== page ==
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Collins calls for eased travel restrictions between US and Canada

Collins says while she understands the need to limit travel and the spread of COVID-19, there should be "common-sense exemptions" for low transmission areas
Credit: AP
In this photo taken Sunday, May 17, 2020, a truck from Canada heads to the single open lane heading into the U.S. at the Peace Arch border crossing in Blaine, Wash.(AP Photo/Elaine Thompson)

WASHINGTON, D.C., USA — Maine Republican Sen. Susan Collins is urging the Biden administration to reevaluate the ongoing travel restrictions between the U.S. and Canada. Collins said the border closure has created significant disruptions for people and businesses, despite the often lower localized risk for COVID-19 transmission in rural border areas.

On Feb. 20, the U.S. Department of Homeland Security said the United States, Canada, and Mexico are extending the restrictions on non-essential travel at our land borders through March 21, 2021, amid the ongoing coronavirus pandemic.

In a letter dated Feb. 16, Collins wrote to Department of Homeland Security Secretary Alejandro Mayorkas addressing her concerns over keeping the border closed to non-essential travel.

“Due to the ongoing COVID-19 pandemic, strict travel restrictions at land ports of entry between the United States and Canada have been in effect for nearly one calendar year,” Collins wrote.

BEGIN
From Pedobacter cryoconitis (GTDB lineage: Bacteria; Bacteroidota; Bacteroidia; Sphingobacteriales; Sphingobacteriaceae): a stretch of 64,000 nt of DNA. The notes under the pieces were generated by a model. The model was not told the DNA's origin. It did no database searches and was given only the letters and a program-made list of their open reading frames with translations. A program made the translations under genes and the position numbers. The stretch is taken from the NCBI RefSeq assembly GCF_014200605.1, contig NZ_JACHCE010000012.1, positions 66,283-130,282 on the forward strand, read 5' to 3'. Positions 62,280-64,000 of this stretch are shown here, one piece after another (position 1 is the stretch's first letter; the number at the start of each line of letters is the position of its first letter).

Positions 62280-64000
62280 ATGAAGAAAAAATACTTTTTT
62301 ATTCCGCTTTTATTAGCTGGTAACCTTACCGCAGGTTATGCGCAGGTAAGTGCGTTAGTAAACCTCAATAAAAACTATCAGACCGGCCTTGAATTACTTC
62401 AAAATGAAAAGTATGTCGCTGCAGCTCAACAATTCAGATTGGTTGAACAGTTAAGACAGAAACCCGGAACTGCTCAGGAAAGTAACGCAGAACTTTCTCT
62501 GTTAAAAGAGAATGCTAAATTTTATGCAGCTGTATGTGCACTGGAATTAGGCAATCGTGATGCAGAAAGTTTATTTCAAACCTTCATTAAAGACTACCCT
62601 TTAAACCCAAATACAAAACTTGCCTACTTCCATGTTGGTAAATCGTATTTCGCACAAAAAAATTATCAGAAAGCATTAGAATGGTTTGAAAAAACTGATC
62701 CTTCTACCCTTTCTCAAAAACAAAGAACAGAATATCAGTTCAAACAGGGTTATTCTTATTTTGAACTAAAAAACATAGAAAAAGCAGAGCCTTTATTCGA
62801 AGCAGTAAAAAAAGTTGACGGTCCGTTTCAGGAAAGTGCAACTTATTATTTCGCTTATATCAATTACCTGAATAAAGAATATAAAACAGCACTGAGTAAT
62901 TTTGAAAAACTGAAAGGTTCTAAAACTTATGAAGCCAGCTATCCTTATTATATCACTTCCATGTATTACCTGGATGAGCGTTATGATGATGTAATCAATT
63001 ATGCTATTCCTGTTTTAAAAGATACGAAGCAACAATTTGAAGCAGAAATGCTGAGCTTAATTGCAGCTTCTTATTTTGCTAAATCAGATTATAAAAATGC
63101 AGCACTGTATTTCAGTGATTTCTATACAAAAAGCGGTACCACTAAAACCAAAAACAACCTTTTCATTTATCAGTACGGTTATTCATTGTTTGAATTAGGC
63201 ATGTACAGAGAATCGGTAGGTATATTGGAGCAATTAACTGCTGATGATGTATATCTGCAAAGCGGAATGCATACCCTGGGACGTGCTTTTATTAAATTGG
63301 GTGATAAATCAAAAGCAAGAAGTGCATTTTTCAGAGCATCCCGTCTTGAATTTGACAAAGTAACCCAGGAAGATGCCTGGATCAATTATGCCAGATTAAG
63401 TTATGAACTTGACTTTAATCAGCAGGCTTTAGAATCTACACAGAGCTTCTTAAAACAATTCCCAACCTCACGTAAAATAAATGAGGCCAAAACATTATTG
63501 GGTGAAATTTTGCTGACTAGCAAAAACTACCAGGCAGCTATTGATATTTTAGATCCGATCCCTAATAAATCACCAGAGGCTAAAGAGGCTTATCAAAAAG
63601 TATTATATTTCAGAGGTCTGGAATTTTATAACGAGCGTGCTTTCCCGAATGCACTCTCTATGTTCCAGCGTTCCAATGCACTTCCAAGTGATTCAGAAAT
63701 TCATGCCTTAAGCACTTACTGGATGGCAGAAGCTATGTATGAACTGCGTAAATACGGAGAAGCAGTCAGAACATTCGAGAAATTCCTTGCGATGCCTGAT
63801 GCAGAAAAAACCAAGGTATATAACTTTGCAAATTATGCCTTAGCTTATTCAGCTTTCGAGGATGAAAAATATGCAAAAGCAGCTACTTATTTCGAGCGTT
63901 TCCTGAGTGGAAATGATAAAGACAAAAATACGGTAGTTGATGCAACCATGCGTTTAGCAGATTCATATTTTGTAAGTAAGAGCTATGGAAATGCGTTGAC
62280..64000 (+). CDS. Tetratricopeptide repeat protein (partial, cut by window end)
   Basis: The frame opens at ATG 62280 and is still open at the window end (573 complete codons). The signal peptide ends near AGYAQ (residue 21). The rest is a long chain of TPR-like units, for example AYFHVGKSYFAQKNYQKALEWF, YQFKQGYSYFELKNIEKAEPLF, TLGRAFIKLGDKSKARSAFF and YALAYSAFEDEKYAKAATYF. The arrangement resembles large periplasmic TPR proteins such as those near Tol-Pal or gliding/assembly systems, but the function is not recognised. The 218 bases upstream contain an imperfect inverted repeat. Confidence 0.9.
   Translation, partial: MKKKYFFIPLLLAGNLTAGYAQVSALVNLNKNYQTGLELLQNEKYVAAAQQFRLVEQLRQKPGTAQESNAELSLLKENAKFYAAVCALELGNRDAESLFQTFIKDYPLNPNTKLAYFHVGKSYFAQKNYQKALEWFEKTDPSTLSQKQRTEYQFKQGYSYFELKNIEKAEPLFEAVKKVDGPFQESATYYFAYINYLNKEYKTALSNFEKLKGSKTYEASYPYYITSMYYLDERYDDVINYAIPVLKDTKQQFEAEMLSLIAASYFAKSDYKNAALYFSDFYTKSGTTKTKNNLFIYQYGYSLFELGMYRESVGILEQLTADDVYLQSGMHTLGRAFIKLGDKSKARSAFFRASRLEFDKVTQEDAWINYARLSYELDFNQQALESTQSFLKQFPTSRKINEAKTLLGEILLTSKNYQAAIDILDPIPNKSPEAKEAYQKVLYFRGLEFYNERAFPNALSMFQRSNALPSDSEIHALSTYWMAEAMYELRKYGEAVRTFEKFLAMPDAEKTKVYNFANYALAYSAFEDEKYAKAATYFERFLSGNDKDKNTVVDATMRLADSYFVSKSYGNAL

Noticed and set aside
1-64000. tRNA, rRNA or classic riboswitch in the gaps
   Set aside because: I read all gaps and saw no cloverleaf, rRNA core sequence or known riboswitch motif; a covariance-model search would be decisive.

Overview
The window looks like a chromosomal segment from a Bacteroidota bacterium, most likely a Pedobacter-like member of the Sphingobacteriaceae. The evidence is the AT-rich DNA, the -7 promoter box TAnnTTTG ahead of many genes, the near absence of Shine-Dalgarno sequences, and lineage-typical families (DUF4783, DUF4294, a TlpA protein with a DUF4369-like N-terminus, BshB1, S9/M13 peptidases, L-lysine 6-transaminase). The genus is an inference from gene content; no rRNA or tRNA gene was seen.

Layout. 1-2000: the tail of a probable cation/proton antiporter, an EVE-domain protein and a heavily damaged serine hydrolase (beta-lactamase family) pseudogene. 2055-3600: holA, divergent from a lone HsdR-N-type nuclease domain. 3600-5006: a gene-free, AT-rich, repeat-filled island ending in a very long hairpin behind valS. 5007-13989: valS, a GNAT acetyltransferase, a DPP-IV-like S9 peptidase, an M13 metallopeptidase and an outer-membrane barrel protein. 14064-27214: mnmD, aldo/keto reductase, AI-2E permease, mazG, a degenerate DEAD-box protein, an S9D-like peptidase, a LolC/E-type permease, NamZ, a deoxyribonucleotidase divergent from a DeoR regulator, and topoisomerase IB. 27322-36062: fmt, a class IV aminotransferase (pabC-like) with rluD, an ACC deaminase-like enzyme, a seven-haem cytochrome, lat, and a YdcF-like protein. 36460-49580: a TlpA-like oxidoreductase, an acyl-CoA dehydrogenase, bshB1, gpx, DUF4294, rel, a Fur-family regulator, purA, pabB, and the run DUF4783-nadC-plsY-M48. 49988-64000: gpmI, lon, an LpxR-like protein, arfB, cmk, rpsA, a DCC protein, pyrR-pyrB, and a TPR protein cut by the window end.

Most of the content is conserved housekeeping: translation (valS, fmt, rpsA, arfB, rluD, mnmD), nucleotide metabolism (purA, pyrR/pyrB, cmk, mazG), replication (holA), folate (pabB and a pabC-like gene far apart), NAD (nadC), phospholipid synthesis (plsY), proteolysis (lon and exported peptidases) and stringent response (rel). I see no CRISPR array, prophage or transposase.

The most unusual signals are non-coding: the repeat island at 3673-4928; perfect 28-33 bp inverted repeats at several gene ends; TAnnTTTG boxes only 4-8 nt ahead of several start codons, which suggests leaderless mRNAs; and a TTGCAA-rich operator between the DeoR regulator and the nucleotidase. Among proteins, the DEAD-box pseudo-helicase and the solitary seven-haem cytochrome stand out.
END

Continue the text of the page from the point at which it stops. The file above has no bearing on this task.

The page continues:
Collins said, "these restrictions should reflect the localized risk levels along our border, and allow for certain common-sense exceptions, such as visits among close relatives or day-to-day local commerce in low-COVID-19 transmission areas."

In her letter, Collins included previous letters she wrote to former President Donald Trump and former Acting Secretary Chad Wolf advocating for limited border crossing exemptions based on localized risks.

RELATED: US extends border travel restrictions with Canada, Mexico through March 21

In a letter to Wolf in June, Collins wrote that there were fewer than 180 total confirmed cases of COVID-19 in rural border areas like Aroostook and Washington counties.

“The risks of significant cross-border transmission among those jurisdictions appear to be low at this time,” she wrote. “Just as American states have begun to loosen restrictions on certain activities, an absolute restriction on non-essential travel across the entire U.S.-Canada border should be reevaluated.”

"These areas rely on one another for essential supplies, and family members frequently live on opposite sides of the border, creating tight-knit, cross-border communities," Collins continued in her letter to Wolf. "As states and localities in the interior of the nation continue to reopen, I am concerned that border communities that have historically depended on day-to-day cross-border commerce will be left behind, even as their risk of COVID-19 transmission appears to remain low."

She asked that the administration consider designating some travel, such as among family members or to local businesses near the border, as "essential travel." 

Currently, Aroostook County, which borders New Brunswick, Canada, has a case rate of 188.3 per 10,000 people, according to data from the Maine CDC.

But restrictions have remained.

“While I appreciate the need to limit nonessential travel into the United States in order to prevent further spread of COVID-19, these restrictions should reflect the localized risk levels along our border, and allow for certain common-sense exceptions, such as visits among close relatives or day-to-day local commerce in low-COVID-19 transmission areas,” Collins wrote in her recent letter to Mayorkas.

Collins wrote that it’s her hope to be able to work with Mayorkas on an “equitable solution” for the communities on the northern border, which she says have suffered due to the restrictions.